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I herniated a disc ten years ago and it changed my life. In the long run for the better. I was 6'4 250 lbs with a bodyfat percentage well north of 20%. I was not healthy. I was playing a lot of baseball and the combination of the excess pressure on my midsection from being overweight and the wear and tear from excess rotation (swinging) was something my discs could no longer handle.

It forced me change my diet, train smarter and work on my flexibility. The fitness industry preaches to work on your core all the time, but it is the posterior chain that will save your back. I know this from experience. I spent a ton of time building up my abs and losing weight and never once thought about the muscles I could not see. After a year of suffering I enlisted the help of a physiotherapist and he pointed out that I had a flat butt, underdeveloped hamstrings and huge thighs. My body was far from symmetrical. So I went to work on these muscles and after only a couple of months my pain began to subside. Today I still have to watch what I do, but it is only intermittent discomfort from time to time.

I would recommend that you start exercising, If it hurts, then back off, but stay active. Focus on the things that you can do and don't worry about the things you can't. I may never be able to deadlift again, but life goes on. I can still train, golf and play baseball once a week.

In terms of sports, try swimming. It is a great total body workout, easy on the joints and I have found that it stretches my entire body out. I highly recommend it.

Good Luck

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    This is a good answer, but could probably be made better with some more specifics. ie - what exercises are good for building the posterior chain without too much risk to exacerbating the problem? What about things for those of us who don't have access to a pool or large body of water for swimming? – Shauna Dec 16 '14 at 17:15
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Granted, this is somewhat opinion based, but, I can relate to your situation, although, in a slightly more serious vein. I was a competitive bodybuilder for many years. Initially, I was diagnosed with a herniated disc, but, later diagnosed with a slightly more serious condition that ultimately required surgical intervention by a neurosurgeon. So, for your questions….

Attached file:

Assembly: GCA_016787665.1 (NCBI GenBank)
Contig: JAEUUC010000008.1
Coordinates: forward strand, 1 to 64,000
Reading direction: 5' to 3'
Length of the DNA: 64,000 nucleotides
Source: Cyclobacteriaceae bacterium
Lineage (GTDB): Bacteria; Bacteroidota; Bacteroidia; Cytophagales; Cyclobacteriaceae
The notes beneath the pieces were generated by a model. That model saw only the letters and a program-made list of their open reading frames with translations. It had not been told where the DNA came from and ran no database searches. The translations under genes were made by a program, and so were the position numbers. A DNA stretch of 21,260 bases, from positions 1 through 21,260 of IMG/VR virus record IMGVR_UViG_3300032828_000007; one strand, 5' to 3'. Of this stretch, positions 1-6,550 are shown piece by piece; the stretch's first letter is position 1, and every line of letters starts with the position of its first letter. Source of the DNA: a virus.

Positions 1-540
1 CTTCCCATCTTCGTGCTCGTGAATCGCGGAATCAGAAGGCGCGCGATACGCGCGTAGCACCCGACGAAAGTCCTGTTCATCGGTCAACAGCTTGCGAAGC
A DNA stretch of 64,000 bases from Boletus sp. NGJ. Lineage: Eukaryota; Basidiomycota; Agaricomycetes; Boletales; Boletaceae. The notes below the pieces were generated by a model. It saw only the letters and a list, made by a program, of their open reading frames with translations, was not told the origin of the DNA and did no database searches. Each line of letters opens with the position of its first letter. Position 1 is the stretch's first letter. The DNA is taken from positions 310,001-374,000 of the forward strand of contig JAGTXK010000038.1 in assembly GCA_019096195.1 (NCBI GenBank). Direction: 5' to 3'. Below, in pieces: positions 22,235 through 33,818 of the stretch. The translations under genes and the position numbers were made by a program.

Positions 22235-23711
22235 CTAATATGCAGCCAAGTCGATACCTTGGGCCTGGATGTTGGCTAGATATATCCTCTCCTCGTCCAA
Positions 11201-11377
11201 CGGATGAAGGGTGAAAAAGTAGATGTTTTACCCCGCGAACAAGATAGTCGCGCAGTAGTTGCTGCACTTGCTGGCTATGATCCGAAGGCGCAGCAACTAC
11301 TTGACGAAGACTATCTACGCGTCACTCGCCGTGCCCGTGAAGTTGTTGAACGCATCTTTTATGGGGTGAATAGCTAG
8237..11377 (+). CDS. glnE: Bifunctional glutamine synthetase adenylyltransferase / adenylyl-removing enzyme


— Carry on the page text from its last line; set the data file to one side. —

I was also told not to do anything. I think MDs tend to error on the side of caution. However, I had a good PT who impressed on me that with any back injury, it’s important to maintain a strong core and perform the stretching and flexibility exercises I learned for the rest of my life. It may sound like a burden, but, actually I benefit from it in many other ways. The most important take-away is to take your time and not rush it. Be conservative. Give it time to heal even if you feel great. I’d also suggest you get a second opinion. I did.

Mentally, at least in my case, there was a sense of loss. When you perform a sport or activity that you love for such a long time, and, you’re suddenly not able to any more, it can be frustrating. I learned to train smarter. I realized that I could not compete any longer, but, that didn’t mean I couldn’t still work out. It took a while, but, I learned what exercises/movements were contraindicated and avoided them while still reaping the benefit of a fitness lifestyle.

Lastly, faced with the same sort of thinking you’re currently experiencing, I decided I needed something that would both challenge me and provide a fitness benefit. I chose the sport of rowing. It may sound counterintuitive for someone with a back injury, but, contrary to most people’s understanding, rowing is a “pushing” activity (eg. leg drive) and not a “pulling” activity. Rowing can be performed year round both indoors and outdoors, on the water and off, and it provides not only an aerobic benefit, but, an anaerobic one as well. If you’re interested, I would point you to the Concept2 web site.

Whatever you decide to do, run it by your Doc. Good luck, and train smart!